I’m not sure what I’ll do during my week off.  You can bet that I’ll be sleeping a few more hours a day, working out at a decent hour, and reading a lot.  I also hear Netflix calling my name.

I’m going to try to blog more.  Now that my testing season is over, and I have most of my lesson plans for one prep written, I’m hoping that I’ll have more time to write.  We shall see, as I have frequently made this promise to myself and then reneged.

Seven Weeks – Hurricane Fatigue

Seven weeks have passed since Hurricane Michael hit my town, and one word describes the prevailing feeling around here:  tired.

I know that we just had a week off of school (Thanksgiving), and that we are only three days into the our return, but after talking to fellow teachers, a common thread repeats itself – we are tired.

I’ve mentioned the phrase “hurricane brain” a few times here, but I think we’ve moved into the next stage of recovery.  Yes, we are tough, and yes, we are proving ourselves to be resilient; however, we are paying a hefty price as we are saddled by the weighty feeling that comes with unending exhaustion.

Most of us are back at work.  For teachers, that involves a crap ton of planning, which was an all-encompassing task before the hurricane.  Now, we are doing this and then going home to deal with insurance adjusters, contractors (if they even call back), damaged roofs, and missing fences.  We are getting bills adjusted (hello, Xfinity, but why is my balance still wrong?), spending inordinate amounts of time in the car (traffic is still a nightmare), and trying to figure out how to shop for Christmas gifts now because most stores are still closed.

It doesn’t help that as we drive, we pass unending piles of debris lining the roads.  Getting to our homes requires us to dodge the contents of entire homes.  This is a draining experience when you do it day in and day out.

You know the feeling you get when your house is dirty?  Not only is it an eyesore, but you’re tired just looking at it and feel a load lighten after you’ve cleaned.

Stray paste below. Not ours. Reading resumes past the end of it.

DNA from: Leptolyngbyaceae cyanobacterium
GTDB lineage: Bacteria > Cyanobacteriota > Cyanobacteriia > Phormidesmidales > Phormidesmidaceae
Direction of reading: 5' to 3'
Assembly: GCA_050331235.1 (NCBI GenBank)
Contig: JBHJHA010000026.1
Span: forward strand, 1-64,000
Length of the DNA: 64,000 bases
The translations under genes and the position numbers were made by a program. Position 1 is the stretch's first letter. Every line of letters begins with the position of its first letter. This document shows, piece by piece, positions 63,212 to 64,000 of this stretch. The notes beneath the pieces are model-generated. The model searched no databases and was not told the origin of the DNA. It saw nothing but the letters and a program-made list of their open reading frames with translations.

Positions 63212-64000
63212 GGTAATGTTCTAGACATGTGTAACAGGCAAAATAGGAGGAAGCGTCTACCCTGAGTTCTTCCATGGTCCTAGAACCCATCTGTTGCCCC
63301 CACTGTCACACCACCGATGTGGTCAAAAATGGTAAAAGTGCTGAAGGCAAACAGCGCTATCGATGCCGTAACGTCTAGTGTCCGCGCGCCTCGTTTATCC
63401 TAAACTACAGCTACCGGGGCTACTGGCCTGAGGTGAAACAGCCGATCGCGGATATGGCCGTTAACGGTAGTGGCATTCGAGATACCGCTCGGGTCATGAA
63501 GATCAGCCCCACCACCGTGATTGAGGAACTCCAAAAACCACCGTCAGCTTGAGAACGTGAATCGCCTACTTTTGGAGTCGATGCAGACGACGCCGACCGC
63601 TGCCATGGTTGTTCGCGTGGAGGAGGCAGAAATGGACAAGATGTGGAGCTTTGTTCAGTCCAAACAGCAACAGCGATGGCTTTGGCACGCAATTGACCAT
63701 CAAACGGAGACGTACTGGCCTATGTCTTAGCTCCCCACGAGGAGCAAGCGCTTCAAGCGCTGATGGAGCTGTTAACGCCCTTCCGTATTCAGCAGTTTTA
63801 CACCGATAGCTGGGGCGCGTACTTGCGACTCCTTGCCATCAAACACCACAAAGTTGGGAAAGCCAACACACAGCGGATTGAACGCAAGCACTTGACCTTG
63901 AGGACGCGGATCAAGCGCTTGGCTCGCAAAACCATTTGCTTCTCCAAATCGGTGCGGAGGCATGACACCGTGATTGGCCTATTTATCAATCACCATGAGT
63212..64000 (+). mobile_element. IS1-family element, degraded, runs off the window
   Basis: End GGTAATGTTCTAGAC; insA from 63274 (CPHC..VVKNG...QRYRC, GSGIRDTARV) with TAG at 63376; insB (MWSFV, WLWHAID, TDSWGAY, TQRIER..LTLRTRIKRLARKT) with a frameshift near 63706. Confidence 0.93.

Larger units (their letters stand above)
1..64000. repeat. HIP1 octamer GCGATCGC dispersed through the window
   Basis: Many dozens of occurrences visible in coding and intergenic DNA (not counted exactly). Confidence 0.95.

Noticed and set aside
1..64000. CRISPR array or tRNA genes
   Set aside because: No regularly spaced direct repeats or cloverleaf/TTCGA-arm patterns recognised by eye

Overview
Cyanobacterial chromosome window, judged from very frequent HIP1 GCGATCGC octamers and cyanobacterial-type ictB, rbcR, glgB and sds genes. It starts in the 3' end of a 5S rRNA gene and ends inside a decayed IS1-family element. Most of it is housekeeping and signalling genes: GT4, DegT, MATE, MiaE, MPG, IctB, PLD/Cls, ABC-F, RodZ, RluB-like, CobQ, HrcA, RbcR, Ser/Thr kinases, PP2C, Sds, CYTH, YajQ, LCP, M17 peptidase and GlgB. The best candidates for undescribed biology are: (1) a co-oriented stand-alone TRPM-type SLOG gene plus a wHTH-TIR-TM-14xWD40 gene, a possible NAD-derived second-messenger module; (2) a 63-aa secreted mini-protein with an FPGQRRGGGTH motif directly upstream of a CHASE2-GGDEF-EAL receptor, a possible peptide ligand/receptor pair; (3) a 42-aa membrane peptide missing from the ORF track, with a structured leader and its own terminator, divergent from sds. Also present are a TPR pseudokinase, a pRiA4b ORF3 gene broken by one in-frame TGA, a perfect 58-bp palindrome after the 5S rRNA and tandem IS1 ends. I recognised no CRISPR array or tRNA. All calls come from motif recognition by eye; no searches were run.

This is how we are living.

Every single day.

The only reprieve we have is when trucks come by and pick up piles of debris.  For now, they are only handling the trees and other vegetation.  Those piles are never-ending.

The sad thing is that our kids are coming to school absolutely exhausted.  Many of my students told me that Thanksgiving had been awful because they’d had to work.  I’m seeing evidence of their fatigue in the stories they are writing.

There’s really no downtime, which is what we need to mentally and physically recover.  If we’re not busy trying to think straight, we are still clearing out debris or helping others with their own cleanup.

Putting coherent thoughts together is proving to be difficult as well.  Today, I was able to get my room ready for my 5th period class (I have planning fourth period), and it was the first time since early October that I felt good about my little corner of academia.

We are all out of sorts since we are sharing classrooms and making do without many of the things we left behind at our home schools.

One way I am finding solace is, ironically, through nature.

The same hand that allowed Hurricane Michael to ravage the landscape I call home is also painting the most gorgeous sunrises I’ve ever seen.

I might not have seen these if I didn’t have to leave the house at o’dark thirty for work.

These are sunrises I might not have noticed if I didn’t have to walk my dogs on a leash in my own yard because my fences are gone.

Seven weeks might seem like a long time to some people, but for those of us trying to recover from this storm, it feels incredibly short.  I, for one, look forward to the day when I wake up feeling refreshed, not weighed down by the heaviness that descended the moment I heard that a Cat 4 storm was headed my way.

A friend commented that with all of our personal issues:  my ankle, the Mr.’s sickness, and now this storm, we’ve certainly had no rest for the weary.  She spoke truth.